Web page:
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Duel Personalities

Title: Duel Personalities
Fandom: The Adventures of Brisco County
Characters: Brisco, OC
Word Count: 9152
Rating: PG-13 (There is some shooting and death)
Notes: This follows and original story from my The TOC Files series titled Time and Again. You don't need to know what happened there to follow this but you might get more out of it. Enjoy!

Alan Kelly arrived outside of the small Arizona town as if from nowhere. At least that's how it would have appeared to any onlookers. In truth, he had decided to take a vacation from his job-400 years in the future! He smiled at the irony. The mainstay of his job was time traveling for the Military and here he was time traveling for fun

He strolled along the raised wooden walkway of the bustling town as it celebrated July 4. Across the street, he could see those competing for a blue-ribbon pie. Maybe he'd stop by later. Up ahead was what drew his attention. A section of the road had been closed off to allow a gun salesman to set up something of a shooting gallery. Always one to prove his marksmanship, Alan went over and accepted the man's challenge.

"Ah, my good man, what is your weapon of choice?" he said with a glance at Alan's holster.

"Colt Peacemaker, but there hasn't been much need for me to use it as of late."

"Let's see how you do with the new Colt. If you break the record, you can keep a pair of perfectly matched revolvers. How's that sound?"

"Sounds great. So, what is it I need to do, exactly?"

"We have stationary targets set up here and then moving ones."

"Fine." Alan picked up the revolver and tossed it in his hand a few times to get the feel of it. He also checked the sight and chambers to make sure all was in working order. "Ready."

The first test was target distance, shooting at a bull's-eye. Alan hit dead center each time. Next was surprise targets, ones that would appear as if from nowhere. Again, no misses.

A sizeable crowd had gathered and Alan was just warming up. This was fun, just the thing he needed on this little getaway. The others would be upset that he had come without them, but he wanted some quality "self" time. As far as these people were concerned, it had been five years since he had last been here. For him, it had only been about a year. Time travel was a funny thing.

"Now, Mr. . ."

"Kelly," Alan supplied.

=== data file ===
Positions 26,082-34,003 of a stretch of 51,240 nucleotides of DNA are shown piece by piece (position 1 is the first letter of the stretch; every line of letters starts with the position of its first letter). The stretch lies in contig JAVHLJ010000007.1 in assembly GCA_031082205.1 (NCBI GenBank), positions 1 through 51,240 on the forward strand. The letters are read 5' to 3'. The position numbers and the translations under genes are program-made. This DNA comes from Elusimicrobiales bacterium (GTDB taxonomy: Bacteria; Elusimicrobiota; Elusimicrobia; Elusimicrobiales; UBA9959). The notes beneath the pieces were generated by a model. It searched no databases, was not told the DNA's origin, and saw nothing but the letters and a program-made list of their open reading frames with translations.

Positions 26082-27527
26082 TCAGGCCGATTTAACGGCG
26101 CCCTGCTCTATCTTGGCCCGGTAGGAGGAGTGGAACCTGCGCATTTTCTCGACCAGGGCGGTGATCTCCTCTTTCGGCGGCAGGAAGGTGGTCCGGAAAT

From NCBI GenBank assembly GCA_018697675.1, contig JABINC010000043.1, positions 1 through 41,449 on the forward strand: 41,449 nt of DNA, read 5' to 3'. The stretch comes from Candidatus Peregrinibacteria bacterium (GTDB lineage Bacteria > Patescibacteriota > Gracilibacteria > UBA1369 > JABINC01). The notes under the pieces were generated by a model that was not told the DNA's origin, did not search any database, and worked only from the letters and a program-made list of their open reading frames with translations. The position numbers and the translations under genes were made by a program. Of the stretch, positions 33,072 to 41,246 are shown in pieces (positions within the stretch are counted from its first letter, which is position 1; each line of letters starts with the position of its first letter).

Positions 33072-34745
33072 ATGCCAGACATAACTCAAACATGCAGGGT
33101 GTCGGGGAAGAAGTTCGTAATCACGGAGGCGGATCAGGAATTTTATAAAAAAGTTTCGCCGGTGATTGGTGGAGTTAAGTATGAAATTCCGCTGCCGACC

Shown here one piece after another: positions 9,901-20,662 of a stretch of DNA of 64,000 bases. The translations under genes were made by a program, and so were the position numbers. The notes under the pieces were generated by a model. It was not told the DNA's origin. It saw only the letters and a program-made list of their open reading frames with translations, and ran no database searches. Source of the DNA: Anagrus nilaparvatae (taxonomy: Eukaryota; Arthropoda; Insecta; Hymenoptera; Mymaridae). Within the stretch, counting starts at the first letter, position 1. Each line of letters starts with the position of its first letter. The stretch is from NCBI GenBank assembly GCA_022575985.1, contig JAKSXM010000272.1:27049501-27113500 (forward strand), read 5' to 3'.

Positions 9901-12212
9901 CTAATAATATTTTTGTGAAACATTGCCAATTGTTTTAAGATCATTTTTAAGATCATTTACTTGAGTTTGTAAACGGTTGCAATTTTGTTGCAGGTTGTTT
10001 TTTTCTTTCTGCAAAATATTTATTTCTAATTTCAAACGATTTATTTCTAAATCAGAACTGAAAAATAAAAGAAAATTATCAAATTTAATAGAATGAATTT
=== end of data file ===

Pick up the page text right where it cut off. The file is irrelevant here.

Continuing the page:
"Now comes the hard part. As soon as you are ready, we will throw these disks in the air." He held one up for all to see. "You then try to hit them. We may throw one or as many as three. Clear?"

"Crystal." Alan took his position and checked the chambers of his revolver so as not to be caught short. "Ready!" he called. A few moments later the third phase began. It started slow, one or two at a time. He was given time to reload and then it started in earnest. He began to economize on shots. He wasn't sure if it was being frugal or showing off, but it worked.

Soon it was over and he had a perfect score. "I can't say as I've ever seen such shooting before," the man said. "Here's something you might be interested in." He handed Alan a slip of paper. "Contest by invitation only. It's for all the best gunslingers around. It's in a couple of days over in Hendrickstown. Just show this."

"Thanks. I will."

Brisco County Jr. leaned back in his chair and watched the comings and goings of those in the saloon. He tried hard to look like the hardened gunslinger he was pretending to be. He only hoped that the real Kansas Wiley Stafford didn't show-or anyone who knew him. It was a good thing that Bowler wasn't here. Subtlety and patience were not his strong suits.

Seeing all these outlaws in one place would drive any other bounty hunter crazy. Brisco, however, was here to get the mastermind behind this gathering. Hendricks worked with John Bly and was one of the men responsible for killing his father. Brisco had made it his mission to bring them all to justice.

He looked once again at the piece of paper that was his invitation to this "soiree". It was only by coincidence that he had stopped in that town and took part in that shooting contest. He set a record-so he was told-and given this paper that would prove his entry into this more advanced contest, a contest that could prove most interesting.

He looked up as a new contestant entered the saloon. He was of average height, wearing a brown duster. He was clean-shaven and didn't look the part of a desperado. He sauntered over to the bar, exuding self-confidence and, well, dignity.

The barman's voice carried to him. "The saloon's only for those in the contest." The man said nothing; he just took a paper from his pocket and placed it on the bar. If he said anything, Brisco didn't hear. The barman read over the paper. "Well, well, looks like we got ourselves a perfect score." There was a low murmuring from those at the tables. "Even Kansas over there couldn't get a perfect score."